When Can You Avoid Probate?
Wills are an important part of a complete estate plan, and everyone needs to have one. You should also understand that if there is a will, it must be probated. Filing wills with the probate court usually means having to wait a few months for it to become final, and following the wishes of deceased must be delayed until that time. While a will might always be what everyone thinks of when they think about estate planning, to stop at just a will and go no further could be a mistake.
There several ways to deal with the property of an estate that doesn't involve probate at all, so read on to learn more.
You Create a Revocable Trust
If you want to use a method of dealing with property that closely resembles a will but is better than a will in many ways, consider a revocable trust. It's creation will allow the owner of the trust to assign a trustee who will oversee the trust upon the owner's death, a position that is very similar to that of a executor or personal representative. Here are just a few of the benefits of a trust over a will.
Beneficiaries to inherit property after the trust owner's death may be named, but those beneficiaries don't have to wait until probate is complete to take ownership of their property; they can do so almost immediately after the death, once a death certificate is available.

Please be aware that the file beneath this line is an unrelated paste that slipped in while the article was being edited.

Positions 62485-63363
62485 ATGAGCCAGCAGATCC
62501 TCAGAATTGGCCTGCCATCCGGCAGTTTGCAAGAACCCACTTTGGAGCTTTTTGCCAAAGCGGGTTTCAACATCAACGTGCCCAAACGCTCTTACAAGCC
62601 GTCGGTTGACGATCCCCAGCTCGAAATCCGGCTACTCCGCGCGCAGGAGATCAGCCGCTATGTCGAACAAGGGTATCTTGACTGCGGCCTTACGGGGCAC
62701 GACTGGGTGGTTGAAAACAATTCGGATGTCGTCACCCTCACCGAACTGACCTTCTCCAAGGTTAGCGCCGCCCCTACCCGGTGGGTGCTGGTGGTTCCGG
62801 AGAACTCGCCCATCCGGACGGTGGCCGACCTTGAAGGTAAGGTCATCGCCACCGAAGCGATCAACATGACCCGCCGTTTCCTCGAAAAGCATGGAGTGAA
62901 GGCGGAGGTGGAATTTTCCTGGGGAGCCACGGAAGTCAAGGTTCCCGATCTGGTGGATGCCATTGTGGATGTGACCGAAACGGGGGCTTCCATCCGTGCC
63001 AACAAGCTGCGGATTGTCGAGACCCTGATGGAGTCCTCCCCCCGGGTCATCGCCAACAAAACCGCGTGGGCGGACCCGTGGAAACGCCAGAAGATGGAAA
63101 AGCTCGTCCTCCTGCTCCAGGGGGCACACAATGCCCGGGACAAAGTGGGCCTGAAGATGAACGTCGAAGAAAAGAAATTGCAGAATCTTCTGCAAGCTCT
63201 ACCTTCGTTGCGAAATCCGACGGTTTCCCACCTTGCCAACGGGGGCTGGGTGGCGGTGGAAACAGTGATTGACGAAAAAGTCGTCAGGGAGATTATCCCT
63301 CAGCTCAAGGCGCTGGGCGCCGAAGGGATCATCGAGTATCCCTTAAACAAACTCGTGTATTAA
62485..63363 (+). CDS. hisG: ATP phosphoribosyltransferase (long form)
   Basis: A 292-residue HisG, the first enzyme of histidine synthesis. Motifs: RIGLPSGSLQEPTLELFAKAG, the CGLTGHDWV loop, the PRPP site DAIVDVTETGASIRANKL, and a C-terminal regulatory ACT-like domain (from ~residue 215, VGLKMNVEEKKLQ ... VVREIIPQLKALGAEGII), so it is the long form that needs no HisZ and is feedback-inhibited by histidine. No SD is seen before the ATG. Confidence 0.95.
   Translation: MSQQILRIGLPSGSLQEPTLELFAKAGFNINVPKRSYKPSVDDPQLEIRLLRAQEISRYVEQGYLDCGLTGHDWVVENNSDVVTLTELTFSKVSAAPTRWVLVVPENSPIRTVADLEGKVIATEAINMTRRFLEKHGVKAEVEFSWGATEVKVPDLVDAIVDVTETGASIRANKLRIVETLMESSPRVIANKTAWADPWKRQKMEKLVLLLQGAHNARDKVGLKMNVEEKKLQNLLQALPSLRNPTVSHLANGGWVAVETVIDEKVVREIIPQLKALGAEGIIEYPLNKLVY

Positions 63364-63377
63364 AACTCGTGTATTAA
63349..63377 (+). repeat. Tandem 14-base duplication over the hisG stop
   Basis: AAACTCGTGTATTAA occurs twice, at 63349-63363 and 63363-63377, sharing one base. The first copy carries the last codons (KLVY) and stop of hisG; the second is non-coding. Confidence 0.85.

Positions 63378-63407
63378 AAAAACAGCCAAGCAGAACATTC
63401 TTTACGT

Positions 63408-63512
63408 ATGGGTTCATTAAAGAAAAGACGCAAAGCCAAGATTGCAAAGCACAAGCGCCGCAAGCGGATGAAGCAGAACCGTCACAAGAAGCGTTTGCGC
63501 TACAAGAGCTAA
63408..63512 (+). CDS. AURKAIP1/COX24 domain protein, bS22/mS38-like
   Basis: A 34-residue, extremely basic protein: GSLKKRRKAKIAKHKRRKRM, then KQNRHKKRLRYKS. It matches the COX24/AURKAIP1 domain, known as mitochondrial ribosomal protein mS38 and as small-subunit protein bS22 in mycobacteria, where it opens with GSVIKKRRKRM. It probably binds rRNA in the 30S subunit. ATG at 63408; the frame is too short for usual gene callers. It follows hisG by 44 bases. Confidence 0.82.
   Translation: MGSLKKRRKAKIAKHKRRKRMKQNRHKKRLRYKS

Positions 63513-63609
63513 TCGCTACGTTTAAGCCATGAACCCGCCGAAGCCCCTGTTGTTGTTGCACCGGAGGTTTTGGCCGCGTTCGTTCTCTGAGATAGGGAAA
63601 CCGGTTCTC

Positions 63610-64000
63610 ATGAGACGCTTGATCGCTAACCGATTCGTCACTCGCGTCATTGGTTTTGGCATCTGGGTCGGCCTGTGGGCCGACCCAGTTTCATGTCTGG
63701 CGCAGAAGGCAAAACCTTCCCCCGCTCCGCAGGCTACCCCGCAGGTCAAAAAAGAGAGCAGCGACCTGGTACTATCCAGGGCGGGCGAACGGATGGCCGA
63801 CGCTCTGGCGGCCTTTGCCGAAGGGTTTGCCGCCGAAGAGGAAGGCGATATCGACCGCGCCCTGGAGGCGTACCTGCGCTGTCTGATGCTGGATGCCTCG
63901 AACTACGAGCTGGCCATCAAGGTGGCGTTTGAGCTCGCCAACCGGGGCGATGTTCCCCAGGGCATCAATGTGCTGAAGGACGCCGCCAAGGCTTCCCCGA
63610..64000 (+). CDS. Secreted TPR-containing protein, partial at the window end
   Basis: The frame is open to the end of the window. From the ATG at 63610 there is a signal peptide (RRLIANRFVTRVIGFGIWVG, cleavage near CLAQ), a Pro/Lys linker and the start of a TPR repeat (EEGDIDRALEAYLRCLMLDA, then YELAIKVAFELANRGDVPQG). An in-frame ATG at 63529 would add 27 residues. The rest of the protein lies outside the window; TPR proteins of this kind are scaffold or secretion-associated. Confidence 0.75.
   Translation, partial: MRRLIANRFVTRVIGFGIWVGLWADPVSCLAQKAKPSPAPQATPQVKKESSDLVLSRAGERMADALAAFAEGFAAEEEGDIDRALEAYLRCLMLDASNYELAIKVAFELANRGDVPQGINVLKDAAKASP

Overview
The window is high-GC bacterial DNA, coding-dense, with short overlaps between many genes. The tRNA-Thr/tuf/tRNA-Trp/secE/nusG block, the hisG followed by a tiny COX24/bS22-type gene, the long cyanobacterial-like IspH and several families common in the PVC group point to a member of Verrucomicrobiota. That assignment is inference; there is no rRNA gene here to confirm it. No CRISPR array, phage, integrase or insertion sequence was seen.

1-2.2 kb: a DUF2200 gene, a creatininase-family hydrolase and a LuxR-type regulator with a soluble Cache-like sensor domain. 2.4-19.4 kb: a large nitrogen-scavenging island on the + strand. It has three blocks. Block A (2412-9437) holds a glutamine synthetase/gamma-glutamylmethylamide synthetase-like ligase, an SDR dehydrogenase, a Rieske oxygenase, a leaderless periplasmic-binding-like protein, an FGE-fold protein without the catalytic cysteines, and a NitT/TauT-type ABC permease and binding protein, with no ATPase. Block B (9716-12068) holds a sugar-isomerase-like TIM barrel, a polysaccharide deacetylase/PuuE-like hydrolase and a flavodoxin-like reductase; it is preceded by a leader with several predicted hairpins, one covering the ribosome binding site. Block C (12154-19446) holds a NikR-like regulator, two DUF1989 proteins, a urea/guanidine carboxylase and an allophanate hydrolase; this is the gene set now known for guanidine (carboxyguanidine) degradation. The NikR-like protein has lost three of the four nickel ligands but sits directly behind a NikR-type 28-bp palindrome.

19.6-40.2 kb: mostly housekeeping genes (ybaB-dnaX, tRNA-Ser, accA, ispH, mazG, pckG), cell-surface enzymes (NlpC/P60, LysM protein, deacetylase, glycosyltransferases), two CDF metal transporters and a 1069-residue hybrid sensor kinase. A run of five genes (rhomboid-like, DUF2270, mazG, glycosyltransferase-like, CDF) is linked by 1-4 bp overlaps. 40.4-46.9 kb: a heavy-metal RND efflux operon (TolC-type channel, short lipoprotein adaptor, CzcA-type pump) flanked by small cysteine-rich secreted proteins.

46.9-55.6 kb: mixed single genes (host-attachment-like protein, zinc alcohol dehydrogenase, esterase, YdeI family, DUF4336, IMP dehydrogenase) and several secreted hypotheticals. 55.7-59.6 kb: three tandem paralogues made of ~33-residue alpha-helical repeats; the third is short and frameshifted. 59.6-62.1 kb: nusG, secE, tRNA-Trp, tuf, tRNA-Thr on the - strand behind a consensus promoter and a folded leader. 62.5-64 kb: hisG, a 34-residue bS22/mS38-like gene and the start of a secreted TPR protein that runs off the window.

Also, if a will and trust addresses the same piece of property, the trust takes precedence over will. For example, if a will names John to inherit the Matisse but the trust names Mary to inherit the same Matisse, the artwork will go to Mary.
The contents of the trust are completely private; unlike a will which is published and is public record. This means not only more privacy for the family, but could cut down on infighting between various parties named in the trust since each beneficiary has no idea what anyone else is getting.
You Modify a Deed
When it comes property, real estate usually makes up the largest percentage of value for an estate and when that property gets held up in probate court it may be inconvenient for the beneficiaries of a will. Fortunately, there is an easy remedy to deal with real estate and it can mean that your beneficiaries will take ownership of any property almost seamlessly. Speak with your family attorney about modifying your property deed. You will find that there are several ways to own property, such as right of survivorship and joint ownership.
Transfer on Death
Another large portion of many people's estates are their investment and banking accounts. A quick and easy document can be executed that will name a person (or persons) to gain access to the funds in an account as soon as the death certificate is available. This may be known as transfer on death or payable on death.